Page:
MMI: The Three Stooges
Me picking The Three Stooges isn't a tongue-in-cheek maneuver. I'm not being meta. I seriously just dislike the movie. It's like someone took the concept of Dumb and Dumber to its extreme conclusion. I thought the plot was dumb. I thought the characters were dumb. I thought the jokes were dumb. "You must have hated the old show, so just can't appreciate the movie, you pompous critic." Hey, be nice. I watched re-runs when I was a kid and loved it. And after seeing the movie re-watched old episodes to see how I felt. There are sketches on the show I think are dumb too. But then there are still things that make me laugh. Do I like the show as much as I did when I was a child? No. But do I still enjoy parts of the show? Yeah. The movie was painful to me. It made me remember when I was 7 and running around outside with my friend Steven (at his house). Steven, barefoot, stepped on a rock and started and started wailing. His sister, older, maybe 11 or 12, I can't remember, said "Do you want me to make your foot not hurt as much?" Steven said yes. She smacked him. Hard. Steven, who had been jumping around on his non-rocked foot, stopped jumping and used two legs to keep from falling. He started to yell at and chase his sister. She ran a few feet, then stopped and said "How's the foot feel!" Steven stopped running. He gasped. Then said "Thanks". Me, being an only child, found all of this weird. But the lesson stuck. So while watching The Three Stooges I seriously considered punching myself in the face on more than one occasion.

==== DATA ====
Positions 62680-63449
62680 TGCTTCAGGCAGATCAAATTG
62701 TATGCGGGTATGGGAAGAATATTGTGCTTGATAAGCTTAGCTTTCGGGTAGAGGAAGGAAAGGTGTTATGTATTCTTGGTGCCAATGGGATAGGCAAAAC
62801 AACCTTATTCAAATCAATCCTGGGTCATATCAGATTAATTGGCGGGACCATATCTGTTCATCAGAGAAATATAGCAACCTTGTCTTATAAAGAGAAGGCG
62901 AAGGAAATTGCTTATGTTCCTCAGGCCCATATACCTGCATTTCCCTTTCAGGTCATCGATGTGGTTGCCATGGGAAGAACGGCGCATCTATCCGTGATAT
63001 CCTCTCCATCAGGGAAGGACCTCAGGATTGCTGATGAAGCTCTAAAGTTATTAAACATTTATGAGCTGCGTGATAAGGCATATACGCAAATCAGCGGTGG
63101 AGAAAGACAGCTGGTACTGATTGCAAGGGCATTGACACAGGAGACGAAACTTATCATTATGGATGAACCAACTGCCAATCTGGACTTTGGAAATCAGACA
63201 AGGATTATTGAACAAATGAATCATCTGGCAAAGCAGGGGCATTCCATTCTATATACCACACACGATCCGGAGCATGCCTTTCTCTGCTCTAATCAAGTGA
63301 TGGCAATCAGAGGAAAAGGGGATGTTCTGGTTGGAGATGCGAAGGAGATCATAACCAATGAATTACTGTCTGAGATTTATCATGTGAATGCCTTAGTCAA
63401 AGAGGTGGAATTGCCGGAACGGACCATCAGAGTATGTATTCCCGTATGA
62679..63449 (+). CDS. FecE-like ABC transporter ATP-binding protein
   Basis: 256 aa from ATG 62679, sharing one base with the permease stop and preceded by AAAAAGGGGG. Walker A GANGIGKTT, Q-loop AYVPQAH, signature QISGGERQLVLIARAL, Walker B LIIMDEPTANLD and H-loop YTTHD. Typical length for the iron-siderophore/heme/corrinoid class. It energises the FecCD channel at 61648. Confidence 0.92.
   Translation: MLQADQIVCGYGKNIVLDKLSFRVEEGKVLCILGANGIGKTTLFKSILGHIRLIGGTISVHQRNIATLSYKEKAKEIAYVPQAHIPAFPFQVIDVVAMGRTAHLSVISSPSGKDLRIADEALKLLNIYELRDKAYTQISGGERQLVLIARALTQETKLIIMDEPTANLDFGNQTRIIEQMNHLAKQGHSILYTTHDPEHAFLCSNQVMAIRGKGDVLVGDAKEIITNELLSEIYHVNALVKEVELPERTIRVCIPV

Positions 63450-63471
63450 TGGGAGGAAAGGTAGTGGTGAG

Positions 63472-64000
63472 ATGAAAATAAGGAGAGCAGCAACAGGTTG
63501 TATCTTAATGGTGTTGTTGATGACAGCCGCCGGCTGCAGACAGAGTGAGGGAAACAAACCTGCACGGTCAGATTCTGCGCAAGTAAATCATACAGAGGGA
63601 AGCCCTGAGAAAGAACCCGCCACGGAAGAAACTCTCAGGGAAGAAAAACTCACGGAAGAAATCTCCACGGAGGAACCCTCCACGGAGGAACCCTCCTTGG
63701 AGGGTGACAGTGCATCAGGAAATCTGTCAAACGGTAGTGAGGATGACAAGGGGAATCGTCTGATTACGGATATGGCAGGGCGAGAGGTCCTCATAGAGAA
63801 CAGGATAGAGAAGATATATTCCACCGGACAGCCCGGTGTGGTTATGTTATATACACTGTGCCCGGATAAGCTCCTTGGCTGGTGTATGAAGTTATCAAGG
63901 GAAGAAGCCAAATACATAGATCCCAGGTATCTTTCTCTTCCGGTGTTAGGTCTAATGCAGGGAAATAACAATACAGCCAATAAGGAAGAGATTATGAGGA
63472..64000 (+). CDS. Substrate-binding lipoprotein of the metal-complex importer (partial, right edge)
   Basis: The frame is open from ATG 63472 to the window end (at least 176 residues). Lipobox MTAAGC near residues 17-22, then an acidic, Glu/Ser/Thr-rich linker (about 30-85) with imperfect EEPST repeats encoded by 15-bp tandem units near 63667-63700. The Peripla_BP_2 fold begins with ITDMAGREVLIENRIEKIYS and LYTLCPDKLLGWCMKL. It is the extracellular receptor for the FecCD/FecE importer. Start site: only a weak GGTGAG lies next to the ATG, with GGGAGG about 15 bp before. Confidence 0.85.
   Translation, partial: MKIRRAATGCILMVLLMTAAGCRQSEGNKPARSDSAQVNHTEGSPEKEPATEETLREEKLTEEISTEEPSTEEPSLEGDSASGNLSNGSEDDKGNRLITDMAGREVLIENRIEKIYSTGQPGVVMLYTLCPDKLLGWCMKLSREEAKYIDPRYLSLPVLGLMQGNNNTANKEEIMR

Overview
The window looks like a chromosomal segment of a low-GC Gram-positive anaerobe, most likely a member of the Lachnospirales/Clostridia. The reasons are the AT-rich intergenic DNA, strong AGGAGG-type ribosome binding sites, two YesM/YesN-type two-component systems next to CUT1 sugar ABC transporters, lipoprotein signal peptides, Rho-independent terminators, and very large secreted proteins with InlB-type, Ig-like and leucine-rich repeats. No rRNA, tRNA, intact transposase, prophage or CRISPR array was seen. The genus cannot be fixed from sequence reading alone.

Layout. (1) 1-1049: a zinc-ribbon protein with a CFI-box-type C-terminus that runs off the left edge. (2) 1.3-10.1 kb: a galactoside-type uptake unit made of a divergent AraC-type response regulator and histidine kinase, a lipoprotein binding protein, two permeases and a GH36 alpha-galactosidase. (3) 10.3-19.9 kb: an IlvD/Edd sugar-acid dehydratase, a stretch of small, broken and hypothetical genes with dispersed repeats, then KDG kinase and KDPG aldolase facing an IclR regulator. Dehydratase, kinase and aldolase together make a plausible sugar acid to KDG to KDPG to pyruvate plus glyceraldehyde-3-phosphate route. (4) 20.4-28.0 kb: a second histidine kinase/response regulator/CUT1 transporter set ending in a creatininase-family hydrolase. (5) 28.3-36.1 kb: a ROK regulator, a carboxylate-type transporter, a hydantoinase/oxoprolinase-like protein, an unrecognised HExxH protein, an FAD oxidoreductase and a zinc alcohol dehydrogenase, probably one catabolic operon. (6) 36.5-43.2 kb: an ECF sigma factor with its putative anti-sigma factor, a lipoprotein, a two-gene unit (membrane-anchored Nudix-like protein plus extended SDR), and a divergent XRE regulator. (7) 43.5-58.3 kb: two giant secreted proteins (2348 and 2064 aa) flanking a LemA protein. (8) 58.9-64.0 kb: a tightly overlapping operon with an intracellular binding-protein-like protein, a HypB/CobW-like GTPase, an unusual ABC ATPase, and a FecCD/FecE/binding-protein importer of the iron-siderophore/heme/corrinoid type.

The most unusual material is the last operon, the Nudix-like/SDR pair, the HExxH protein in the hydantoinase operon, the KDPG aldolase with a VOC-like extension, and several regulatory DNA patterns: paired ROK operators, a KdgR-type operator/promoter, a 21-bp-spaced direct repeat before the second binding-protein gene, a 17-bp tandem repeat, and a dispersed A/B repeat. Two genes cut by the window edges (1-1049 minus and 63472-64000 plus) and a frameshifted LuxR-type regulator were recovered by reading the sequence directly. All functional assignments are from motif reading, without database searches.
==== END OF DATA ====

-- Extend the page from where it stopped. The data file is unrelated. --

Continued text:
Cinema Beans: Argo
I can always appreciate when movies extract intense emotions from the viewer. But that doesn't cure my frustration regarding the incessant and undeserving praise being thrown at Ben Affleck's Argo--an emotionally manipulative thriller that knows nothing about emotion or thrill. And as far as "wanting to punch myself in the face goes", the last few months have been a ticking time bomb for my fist: the standing ovation it got at my screening; the prospect that it may win Best Picture; and (worst of all) my friend describing her "visceral" to the hostage shooting scene--a scene that gets my vote for "Worst Scene of the Year". There is absolutely no relation to this random hostage shooting scene and the reading of the script (other than a parallel between fiction and reality (which actually doesn't work, considering Affleck is MAKING MOST OF THIS SHIT UP)), rendering this scene (and countless others) completely empty and void of any non-belittling construction. I rarely let a film get to me this much, but sometimes I just can't help it.
FilmEd's 2012 50 awards in 50 days: award 4: the movie that most made you want to punch yourself in the face